The digital age is disrupting the way fans follow sports teams

digital sports
Image credit: adriaticfoto / Shutterstock.com

Now more than ever, consumers are turning to live sports streaming to catch their favorite games, from any location. Whether you’re stuck at the airport with a delayed flight or at a family party with no access to the TV, you can watch your favorite team score the tie-breaking point from the palm of your hand, wherever you are. 

When it comes to sports streaming, consumer expectations are high –  this is according to a new survey by CSG which polled 2,000 sports fans in the US and UK. Today’s fans want to watch the game on their mobile devices, with apps, across social media, with virtual reality devices and more. The study found that 64% of consumers expect the same premium service, but at an every day price.

So what does this mean for traditional service providers? They have to now keep up with consumers’ on-the-go mentality and provide an interactive service across devices.

Personalization Without the Price Tag

Similar to any “shopping” process and mentality, consumers have preferences regarding how they want to view sports content. Even though the majority of global consumers still rely heavily on cable for their sports viewing (71%), cable companies will increasingly need to focus on catering to the personalized preferences today’s consumers crave to keep fans on the hook.

While consumers want an enhanced, personalized experience from both their cable and streaming providers, 64% of users don’t want to pay a premium price for it. Customers want to view and engage with sports in real time – sometimes even more than one game at a time – on the best screen that is available. On the TV if available, but just as often, on their mobile device to ensure they don’t miss any action. The great news for sports leagues is that, fifty-nine percent of fans are committed to the full game experience, but they also want features such as stats or selectable camera angles included in their sports packages. Sometimes this personalized experience can be hard to deliver in a broadcast model on TV.

Building a Viewing “Community” Without Leaving the Couch

Digital innovation in the ways we watch sports is providing more than just personalized packages for consumers. These improvements are creating a contextual viewing “community” for fans, without having to leave their homes. Whether connecting with the views and opinions of other fans through Facebook, or taking advantage of the host of real-time stats being collected and delivered to fans, new advances in technology and streaming services are bringing people together for the love of the game.

In addition to new technologies, social media has created a community that fans can log on to at any hour to keep up with concurrent games (41%) and find relevant stats (40%). Anyone who tunes in to a sporting event today has witnessed this community aspect, whether at a stadium, in a bar or on their couch – fans everywhere can be found with phones in hand, checking in on other league games, players stats and so on. In an always-connected atmosphere, users are not missing a pass or play when they have access to multiple platforms and can engage with other fans while they watch.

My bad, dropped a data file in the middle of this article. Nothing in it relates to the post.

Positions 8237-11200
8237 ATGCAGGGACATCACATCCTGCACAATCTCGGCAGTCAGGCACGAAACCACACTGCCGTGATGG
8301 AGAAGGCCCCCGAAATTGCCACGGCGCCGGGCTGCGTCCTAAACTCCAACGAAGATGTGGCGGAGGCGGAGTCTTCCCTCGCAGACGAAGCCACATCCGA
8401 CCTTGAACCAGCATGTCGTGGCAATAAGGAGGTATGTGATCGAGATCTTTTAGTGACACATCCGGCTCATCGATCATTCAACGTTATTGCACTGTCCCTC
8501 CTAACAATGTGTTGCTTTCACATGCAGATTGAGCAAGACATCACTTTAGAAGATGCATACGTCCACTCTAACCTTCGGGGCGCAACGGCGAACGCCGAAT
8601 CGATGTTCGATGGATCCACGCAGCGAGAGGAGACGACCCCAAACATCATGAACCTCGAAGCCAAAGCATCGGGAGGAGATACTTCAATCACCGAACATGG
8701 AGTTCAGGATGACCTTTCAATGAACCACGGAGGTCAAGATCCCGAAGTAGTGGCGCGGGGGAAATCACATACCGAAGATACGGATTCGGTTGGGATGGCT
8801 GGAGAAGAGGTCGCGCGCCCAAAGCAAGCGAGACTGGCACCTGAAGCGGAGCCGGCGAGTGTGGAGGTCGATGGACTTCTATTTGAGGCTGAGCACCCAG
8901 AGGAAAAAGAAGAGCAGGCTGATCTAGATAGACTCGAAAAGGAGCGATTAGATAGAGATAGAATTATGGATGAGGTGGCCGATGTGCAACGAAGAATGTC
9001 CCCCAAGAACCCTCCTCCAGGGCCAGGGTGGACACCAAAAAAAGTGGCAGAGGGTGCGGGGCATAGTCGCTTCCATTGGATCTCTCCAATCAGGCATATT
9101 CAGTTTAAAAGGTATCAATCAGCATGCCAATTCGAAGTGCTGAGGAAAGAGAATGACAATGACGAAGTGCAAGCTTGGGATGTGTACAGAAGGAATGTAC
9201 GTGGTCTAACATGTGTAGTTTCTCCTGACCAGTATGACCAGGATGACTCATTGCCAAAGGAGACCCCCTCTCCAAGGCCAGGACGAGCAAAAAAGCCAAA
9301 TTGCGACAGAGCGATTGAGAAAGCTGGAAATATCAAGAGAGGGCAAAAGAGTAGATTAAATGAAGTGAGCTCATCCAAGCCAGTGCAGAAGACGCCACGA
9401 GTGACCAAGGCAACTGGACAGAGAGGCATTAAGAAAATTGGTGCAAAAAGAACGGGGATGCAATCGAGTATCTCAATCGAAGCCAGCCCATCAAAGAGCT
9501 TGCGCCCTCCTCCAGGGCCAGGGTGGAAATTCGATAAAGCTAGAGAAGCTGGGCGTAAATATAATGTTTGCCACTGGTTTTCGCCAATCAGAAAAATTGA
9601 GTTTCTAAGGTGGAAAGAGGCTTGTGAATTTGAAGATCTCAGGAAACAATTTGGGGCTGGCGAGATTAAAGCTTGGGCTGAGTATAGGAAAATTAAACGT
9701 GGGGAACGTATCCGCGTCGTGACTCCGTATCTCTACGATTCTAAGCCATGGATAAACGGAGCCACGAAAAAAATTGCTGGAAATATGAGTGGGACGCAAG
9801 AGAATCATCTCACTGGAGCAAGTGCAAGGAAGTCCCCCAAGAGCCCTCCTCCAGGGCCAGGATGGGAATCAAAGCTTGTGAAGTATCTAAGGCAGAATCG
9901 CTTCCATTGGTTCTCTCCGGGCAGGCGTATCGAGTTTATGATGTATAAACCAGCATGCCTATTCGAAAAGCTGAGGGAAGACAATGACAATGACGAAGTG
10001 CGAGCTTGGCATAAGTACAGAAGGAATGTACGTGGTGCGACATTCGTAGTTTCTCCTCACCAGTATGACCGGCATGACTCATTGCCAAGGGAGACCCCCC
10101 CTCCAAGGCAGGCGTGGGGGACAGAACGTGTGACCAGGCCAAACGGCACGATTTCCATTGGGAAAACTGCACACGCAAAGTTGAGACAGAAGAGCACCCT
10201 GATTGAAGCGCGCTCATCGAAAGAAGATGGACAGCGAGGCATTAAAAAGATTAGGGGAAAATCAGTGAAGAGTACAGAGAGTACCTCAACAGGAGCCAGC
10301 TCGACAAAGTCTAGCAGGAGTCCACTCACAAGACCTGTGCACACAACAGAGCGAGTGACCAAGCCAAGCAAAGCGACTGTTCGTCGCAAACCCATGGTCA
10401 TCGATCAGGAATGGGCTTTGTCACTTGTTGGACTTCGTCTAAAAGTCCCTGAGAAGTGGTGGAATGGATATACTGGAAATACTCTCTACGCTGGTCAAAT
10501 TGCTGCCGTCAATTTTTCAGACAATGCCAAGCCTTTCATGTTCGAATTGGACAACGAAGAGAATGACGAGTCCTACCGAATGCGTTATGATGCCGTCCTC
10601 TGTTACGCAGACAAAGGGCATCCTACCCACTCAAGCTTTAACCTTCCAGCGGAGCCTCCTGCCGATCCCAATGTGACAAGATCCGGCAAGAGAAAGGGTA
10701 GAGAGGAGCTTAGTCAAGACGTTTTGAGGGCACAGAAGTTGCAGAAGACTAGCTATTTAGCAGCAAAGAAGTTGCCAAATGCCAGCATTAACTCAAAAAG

Shaping a Future of Immersive Experiences

Going a step further to create a fully-integrated sports community includes the adoption of new technologies such as virtual reality (VR) and augmented reality (AR). We have already started to see some providers test this out in practice – Verizon is one such example –  last year, Verizon tested a VR stream of the Super Bowl across its 5G network to a small, select group. But we are in the early innings of the VR/AR revolution. While our survey found that the majority of today’s consumers aren’t yet ready for this stadium-like experience from their couch, this could be changing with nearly half (44%) of Gen Z and millennials noting they are interested in exploring what VR/AR have to offer as a way to get the court-side experience at home. As tickets to large sporting events like the Super Bowl and World Series soar every year, content providers will likely look for ways to give fans the “in-stadium” experience as a way to expand – and monetize – their sports viewing offerings. The tipping point will be when the AR/VR experience can add significant value over the traditional lean back experience. When this “upgrade” is in place, VR/AR will likely become more mainstream for sports viewing.

From the innovations we are seeing in how we watch sports and how big data is enhancing that experience, it’s clear that this digital disruption in the industry is only beginning. The digital age has created an online community for fans to engage with sports, through more personalized services, social media and experiments with advanced technology like virtual reality. How we watch sports is forever changing as we know it, as sports tries to keep up with the digital snacking that is happening in so many areas of our livers today. Whether we’re enjoying sports on the couch, on our phones or a pair of VR device, digital technologies have made an impact with both consumers and providers, alike. With no sign of slowing down, the future of sports is full of opportunities for fans to be able to further connect and immerse themselves with the sports and teams they love.

 

Written by Kent Steffen, President of OTT at CSG International

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